According to the Turkish Treasury, during 2021 the government must recycle 415 billion Turkish liras ($55 billion) of internal debt and $10 billion of its foreign debt. The budget will depend on raising taxes and increasing the internal debt again.

The Turkish government has relied on additional sources of income for one time during the previous years, such as paying an allowance for military service, and obtaining an amnesty for real estate violations in return for the payment of financial fines. It is possible that the government will resort to privatization again, especially in military industrial projects, construction projects and large real estate such as the New Istanbul Canal.

Sanctions and foreign policy:

The year 2021 began with Washington and the European Union imposing partial sanctions on Turkey, and unless Ankara finds a solution to its problems with Washington and Brussels, these sanctions could turn into financial sanctions that deprive Turkey of access to foreign exchange remittances.

Global markets and the global economy:

During 2021, Turkey will be facing the challenge of obtaining more external debt or financing sources that accept Turkish debt recycle or rescheduling. Turkey has four main parties: the United States, the European Union, China and Japan, whose central banks have large cash funds at interest rates close to zero. Therefore, if Turkey takes correct economic steps, and is able to restore the confidence of foreign investors, it can attract foreign investments again, which will be interested in High Turkish benefits rates and the stability of the Turkish lira.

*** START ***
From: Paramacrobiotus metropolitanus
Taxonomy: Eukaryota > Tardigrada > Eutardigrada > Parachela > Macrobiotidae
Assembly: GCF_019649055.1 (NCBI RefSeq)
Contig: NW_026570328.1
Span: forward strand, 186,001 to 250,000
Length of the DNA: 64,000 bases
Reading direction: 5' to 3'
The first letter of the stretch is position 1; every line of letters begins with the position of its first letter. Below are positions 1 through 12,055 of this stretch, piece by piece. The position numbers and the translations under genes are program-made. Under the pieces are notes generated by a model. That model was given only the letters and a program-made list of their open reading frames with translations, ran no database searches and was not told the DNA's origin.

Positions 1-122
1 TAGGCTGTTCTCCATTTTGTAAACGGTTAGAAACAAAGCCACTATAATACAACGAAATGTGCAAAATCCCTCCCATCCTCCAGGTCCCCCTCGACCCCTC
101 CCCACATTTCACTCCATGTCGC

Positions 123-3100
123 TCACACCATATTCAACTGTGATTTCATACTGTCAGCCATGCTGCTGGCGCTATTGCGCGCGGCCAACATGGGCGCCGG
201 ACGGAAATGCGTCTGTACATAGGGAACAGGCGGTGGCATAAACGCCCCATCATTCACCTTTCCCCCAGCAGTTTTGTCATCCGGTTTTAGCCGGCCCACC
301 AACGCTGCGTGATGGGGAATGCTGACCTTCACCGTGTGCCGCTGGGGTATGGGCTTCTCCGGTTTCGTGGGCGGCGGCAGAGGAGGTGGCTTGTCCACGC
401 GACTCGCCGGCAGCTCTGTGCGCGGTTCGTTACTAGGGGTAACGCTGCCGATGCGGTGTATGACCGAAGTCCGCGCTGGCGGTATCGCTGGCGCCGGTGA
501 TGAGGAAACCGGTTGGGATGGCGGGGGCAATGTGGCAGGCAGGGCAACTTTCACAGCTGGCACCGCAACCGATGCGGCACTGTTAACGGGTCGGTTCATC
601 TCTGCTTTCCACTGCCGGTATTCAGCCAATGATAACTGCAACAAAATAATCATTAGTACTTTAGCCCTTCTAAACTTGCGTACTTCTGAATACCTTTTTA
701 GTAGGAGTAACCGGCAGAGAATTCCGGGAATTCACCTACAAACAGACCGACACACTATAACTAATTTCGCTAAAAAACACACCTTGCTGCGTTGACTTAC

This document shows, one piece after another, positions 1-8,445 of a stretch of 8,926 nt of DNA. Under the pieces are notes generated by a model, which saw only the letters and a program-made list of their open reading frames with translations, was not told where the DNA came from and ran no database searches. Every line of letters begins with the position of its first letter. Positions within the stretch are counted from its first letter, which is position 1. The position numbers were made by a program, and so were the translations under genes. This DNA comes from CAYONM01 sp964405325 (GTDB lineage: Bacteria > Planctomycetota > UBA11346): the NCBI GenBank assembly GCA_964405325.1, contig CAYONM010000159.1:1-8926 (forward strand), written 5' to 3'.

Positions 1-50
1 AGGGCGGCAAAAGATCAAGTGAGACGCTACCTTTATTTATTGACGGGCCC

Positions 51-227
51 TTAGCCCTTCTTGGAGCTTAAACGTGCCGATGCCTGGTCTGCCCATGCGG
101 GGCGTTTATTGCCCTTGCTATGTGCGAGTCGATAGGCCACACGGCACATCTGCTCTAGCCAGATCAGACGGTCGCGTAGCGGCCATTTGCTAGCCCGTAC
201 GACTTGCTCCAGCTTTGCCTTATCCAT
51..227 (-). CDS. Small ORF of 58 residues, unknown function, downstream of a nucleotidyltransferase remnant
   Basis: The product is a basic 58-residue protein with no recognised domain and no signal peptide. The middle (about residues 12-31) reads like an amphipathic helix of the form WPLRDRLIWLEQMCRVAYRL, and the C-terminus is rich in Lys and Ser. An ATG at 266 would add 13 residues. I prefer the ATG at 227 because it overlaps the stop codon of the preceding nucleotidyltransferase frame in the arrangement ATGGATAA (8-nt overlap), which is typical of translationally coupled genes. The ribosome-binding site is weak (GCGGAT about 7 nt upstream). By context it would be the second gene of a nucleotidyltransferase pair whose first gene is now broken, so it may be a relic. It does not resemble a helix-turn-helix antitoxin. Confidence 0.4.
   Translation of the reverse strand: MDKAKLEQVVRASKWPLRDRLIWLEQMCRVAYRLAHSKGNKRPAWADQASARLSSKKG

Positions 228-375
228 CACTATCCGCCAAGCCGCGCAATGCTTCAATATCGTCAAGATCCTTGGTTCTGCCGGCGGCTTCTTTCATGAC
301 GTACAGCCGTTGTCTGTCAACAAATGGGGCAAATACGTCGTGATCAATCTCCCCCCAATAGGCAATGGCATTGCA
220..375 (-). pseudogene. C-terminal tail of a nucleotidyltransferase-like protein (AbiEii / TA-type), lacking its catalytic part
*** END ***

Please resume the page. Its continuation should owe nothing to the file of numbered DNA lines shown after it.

This will require Turkey to keep the benifits rate high and reduce government spending, which will be reflected in the Turkish economy with low growth figures and an increase in unemployment rates. The most important challenge for Turkey remains the speed of global recovery from the Corona pandemic, as the entry of the global economy into a new crisis will weaken Turkey’s opportunity to obtain foreign financing, and it will deprive Turkey of the opportunity to raise its exports and attract tourists again, and this has a strong negative impact on Turkey. 

Investment in Turkey:

Since 1990, Turkey has adopted an open economy approach depending on debt and foreign investments for growth, due to the weakness of its domestic savings, and the lack of sources of wealth such as oil or gas. Therefore, Turkey is counting on quick investors and their money that enters the Turkish market to take advantage of the high benefits rate. As for the long-term investment and privatization policy, the political situation in Turkey does not help foreign countries take risks in Turkey.

The lira is still threatened so far, despite its relative stability during the recent period, and the prices of many companies and real estate have fallen and are now offered for sale due to the Corona pandemic and the economic crisis.

The Turkish government is now pursuing a policy of attracting foreign investors to establish their investments on its lands. It encouraged foreigners to buy real estate and allowed them to obtain Turkish citizenship through real estate investment or to obtain Turkish citizenship by buying property in Turkey or through commercial investment. It provided them with all Possible facilities as the value of real estate has been reduced, which entitles its owner to apply for Turkish citizenship and is doing everything possible to support the tourism sector to restore its economy and its strength to its former glory.